“As long as I can remember, I’ve always wanted to have my own comic book store,” Rust said. “It took long enough, but it’s a reality now.”
His store, Red Fox Comics, opened last week (the name being an in-joke with his wife referring to a gag on “Trigger Happy TV,” a British “Candid Camera”-style show). It anchors the west end of the local comic book store scene; it joins Hollow Mountain Comics in East Lansing and Clem’s Comics, Stephen’s Way and Fun 4 All in Lansing.
Rust, 39, has no employees, but said he will be hiring as the business grows.
Rust doesn’t fit the “Comic Book Guy” stereotype —he’s not condescending to neophytes, and no, he doesn’t have a basement full of boxes of comic books.
“I had to sell most of my stuff in my earlier years, so my personal collection only goes back to mid-‘90s,” he said. “I kind of got out of it, but when I started going to Comic Cons in recent years, it reignited an old flame.”
The 1,400-square-foot store is on Lansing’s west side, just west of the Lansing Mall. Red Fox Comics will start with all new releases, but Rust said as time goes on, he hopes to supplement his stock with older books. His store also specializes in an array of comics-related merchandise, as well as paperbacks and graphic novels.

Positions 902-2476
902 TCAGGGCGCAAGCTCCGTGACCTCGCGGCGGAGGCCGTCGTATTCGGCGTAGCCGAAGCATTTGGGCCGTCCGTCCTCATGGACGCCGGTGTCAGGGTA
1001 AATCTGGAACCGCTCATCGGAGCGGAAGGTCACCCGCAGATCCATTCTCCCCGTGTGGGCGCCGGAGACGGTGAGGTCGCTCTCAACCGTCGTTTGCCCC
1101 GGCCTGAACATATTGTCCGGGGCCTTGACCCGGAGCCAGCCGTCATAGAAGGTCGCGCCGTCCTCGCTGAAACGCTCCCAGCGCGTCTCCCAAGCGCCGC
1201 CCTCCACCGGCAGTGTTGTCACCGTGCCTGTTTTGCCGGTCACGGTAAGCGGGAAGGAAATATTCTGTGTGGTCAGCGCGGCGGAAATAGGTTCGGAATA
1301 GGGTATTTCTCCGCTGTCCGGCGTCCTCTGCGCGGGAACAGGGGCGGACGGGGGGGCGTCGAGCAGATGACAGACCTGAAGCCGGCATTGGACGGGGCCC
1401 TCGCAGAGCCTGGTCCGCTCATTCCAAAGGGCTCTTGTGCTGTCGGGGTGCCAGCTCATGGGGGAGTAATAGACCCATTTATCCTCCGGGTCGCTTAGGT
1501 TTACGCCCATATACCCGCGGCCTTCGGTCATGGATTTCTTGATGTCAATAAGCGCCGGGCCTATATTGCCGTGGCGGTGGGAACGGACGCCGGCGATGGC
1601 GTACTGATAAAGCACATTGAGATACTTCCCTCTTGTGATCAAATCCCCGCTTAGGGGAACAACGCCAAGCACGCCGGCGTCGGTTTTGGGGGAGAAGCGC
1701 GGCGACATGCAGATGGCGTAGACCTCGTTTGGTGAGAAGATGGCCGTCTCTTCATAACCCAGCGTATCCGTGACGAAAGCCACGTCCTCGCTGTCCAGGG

“(Comics) used to be only for the nerdy guys like myself, but now they’re chic because of the movies,” Rust said. “If you’re a fan of the movie, you’re a fan of the character. I doubt if most girls would know about Green Arrow if not for the ‘Arrow’ TV show, but they wear shirts with him on it. (This business) is more than just about comics.”
He’s not going to be stocking any gaming materials, and hasn’t started carrying busts or figurines (yet). He said his personal favorite is Aquaman, but that a lot of people have an inherent misconception about what the comics world encompasses.
“Comic books aren’t just cloaks and capes,” he said. “A lot of people don’t realize that ‘Walking Dead’ is a graphic novel. The popularity of (comics) is just so huge right now.”
But he has mixed emotions about the industry he loves going mainstream.
“When you used to go to a Comic Con, you used to be able to just show up and walk right in,” he said. “”Now you’re waiting three-and-a-half hours to get in.”
It’s a good problem to have.
Red Fox Comics 723 Brookside Drive, Lansing Noon-8 p.m. Monday-Friday; 10 a.m.-8 p.m. Saturday; noon- 5 p.m. Sunday (517) 574-4974, redfoxcomics. co, facebook.com/ redfoxcomics